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Saturday, July 8 • 9:30am - 11:00am
Continental Imperialism and the Origins of the U.S. Way of War

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The U.S. military originated in the English/U.S. settlers’ genocidal wars against Native Nations along the Atlantic coast and in the South and Ohio Valley, and continued with its march across the continent in wars that ended in 1890, at which time, the U.S. military moved into the Pacific and Caribbean, then the world. Air Force officer and military historian John Grenier writes: “For the first 200 years of our military heritage, then, Americans depended on arts of war that contemporary professional soldiers supposedly abhorred: razing and destroying enemy villages and fields; killing enemy women and children; raiding settlements for captives; intimidating and brutalizing enemy noncombatants; and assassinating enemy leaders.” Activist and author Roxanne Dunbar-Ortiz will examine this formative period and the characteristics of the U.S. way of war.

Speakers
avatar for Roxanne Dunbar-Ortiz

Roxanne Dunbar-Ortiz

Roxanne Dunbar-Ortiz grew up in rural Oklahoma.  As a veteran of the Sixties revolution, she has been involved in movements against the Vietnam War and imperialism, union organizing, and was one of the founders of the Women's Liberation Movement in the late 1960s. Since 1973, she has worked with Indigenous communities for sovereignty and land rights and helped build the international Indigenous movement. A historian, writer, speaker, and professor emerita at California State University East Bay, she is author of numerous scholarly Indigenous related books and articles, including Roots of Resistance: A History of Land Tenure in New Mexico and The Great Sioux Nation, as well as a memoir trilogy and is author of the award-winning book, An Indigenous... Read More →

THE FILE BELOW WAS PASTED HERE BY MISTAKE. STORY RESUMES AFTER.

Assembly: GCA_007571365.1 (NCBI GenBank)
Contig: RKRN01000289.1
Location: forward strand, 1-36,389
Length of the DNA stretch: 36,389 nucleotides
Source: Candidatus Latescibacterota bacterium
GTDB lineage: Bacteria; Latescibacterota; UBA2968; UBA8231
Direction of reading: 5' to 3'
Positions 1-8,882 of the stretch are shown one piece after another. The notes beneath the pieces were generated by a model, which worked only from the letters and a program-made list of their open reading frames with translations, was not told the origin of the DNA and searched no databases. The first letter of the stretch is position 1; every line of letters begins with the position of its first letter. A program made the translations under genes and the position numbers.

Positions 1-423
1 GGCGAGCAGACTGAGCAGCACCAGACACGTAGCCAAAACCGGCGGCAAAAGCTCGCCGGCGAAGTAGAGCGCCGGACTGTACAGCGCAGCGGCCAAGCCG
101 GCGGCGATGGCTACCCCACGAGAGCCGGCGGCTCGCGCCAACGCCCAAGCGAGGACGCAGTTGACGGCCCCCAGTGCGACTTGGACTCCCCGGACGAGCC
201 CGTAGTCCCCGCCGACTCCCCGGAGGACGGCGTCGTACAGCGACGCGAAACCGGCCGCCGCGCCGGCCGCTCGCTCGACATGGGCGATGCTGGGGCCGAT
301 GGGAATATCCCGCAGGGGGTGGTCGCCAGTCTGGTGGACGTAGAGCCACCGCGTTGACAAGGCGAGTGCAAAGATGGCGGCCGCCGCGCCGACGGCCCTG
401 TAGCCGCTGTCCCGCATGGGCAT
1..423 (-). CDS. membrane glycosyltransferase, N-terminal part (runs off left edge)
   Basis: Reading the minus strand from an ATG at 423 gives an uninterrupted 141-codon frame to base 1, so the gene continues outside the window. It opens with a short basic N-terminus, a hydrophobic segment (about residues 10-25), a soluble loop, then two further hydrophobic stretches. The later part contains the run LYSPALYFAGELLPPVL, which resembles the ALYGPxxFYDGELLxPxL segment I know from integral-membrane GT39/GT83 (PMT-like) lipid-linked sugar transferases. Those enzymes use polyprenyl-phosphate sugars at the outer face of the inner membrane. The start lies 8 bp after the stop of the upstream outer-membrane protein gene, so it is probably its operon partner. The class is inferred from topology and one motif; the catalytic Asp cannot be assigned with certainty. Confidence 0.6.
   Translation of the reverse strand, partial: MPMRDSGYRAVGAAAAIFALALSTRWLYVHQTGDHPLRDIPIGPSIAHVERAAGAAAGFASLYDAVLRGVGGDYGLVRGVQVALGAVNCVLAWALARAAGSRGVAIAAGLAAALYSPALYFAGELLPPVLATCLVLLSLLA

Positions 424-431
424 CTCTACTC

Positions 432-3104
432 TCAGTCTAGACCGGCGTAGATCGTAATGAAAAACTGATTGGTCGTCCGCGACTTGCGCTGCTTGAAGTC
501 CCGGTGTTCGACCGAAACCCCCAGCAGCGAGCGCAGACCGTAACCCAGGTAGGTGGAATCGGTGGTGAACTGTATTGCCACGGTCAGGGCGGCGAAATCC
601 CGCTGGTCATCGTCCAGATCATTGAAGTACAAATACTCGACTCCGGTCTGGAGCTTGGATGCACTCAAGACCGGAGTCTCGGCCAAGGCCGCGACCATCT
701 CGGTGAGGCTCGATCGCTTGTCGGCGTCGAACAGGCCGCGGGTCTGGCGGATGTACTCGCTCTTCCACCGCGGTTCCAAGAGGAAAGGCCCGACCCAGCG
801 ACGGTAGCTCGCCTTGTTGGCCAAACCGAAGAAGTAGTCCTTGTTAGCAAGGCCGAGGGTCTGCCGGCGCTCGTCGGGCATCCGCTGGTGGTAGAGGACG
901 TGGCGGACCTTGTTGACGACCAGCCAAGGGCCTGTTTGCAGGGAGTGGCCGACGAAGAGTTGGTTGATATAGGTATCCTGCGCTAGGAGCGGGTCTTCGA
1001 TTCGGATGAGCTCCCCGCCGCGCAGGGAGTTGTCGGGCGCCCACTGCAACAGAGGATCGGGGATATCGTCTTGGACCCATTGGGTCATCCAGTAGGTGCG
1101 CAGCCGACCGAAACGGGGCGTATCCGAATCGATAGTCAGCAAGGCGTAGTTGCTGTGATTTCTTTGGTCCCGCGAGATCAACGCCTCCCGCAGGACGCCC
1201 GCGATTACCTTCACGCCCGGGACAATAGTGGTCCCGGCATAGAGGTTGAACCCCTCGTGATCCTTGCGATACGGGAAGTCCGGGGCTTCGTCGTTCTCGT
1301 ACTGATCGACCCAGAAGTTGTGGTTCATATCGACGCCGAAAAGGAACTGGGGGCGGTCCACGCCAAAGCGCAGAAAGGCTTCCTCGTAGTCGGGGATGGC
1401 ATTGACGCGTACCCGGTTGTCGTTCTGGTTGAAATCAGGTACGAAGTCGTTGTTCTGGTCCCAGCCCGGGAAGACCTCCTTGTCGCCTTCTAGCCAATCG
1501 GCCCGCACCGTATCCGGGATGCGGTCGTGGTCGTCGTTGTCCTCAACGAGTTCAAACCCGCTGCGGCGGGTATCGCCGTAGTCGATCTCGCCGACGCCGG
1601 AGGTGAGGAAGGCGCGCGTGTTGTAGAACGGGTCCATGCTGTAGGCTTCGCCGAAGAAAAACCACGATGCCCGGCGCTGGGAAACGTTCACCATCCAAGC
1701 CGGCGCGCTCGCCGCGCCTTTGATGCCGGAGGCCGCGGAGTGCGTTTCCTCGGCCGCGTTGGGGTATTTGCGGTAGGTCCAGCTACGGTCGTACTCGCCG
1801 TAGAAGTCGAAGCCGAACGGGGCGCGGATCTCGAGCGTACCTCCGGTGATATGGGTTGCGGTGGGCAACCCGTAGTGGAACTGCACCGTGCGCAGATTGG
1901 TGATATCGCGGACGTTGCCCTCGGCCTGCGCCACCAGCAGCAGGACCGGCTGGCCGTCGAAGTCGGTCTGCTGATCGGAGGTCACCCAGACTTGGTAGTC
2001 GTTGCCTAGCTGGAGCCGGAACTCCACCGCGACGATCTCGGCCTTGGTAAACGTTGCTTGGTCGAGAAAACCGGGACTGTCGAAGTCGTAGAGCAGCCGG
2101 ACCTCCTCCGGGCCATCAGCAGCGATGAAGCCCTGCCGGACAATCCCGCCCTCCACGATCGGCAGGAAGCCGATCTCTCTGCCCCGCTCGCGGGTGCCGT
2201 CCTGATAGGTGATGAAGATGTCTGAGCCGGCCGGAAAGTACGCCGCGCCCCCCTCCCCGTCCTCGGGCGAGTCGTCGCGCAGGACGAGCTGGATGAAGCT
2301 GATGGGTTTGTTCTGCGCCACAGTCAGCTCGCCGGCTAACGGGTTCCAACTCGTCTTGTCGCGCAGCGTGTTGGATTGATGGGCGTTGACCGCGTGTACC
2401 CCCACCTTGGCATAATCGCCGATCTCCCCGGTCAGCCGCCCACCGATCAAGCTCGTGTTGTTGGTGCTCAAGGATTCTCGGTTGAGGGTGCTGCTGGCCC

Saturday July 8, 2017 9:30am - 11:00am
Burnham C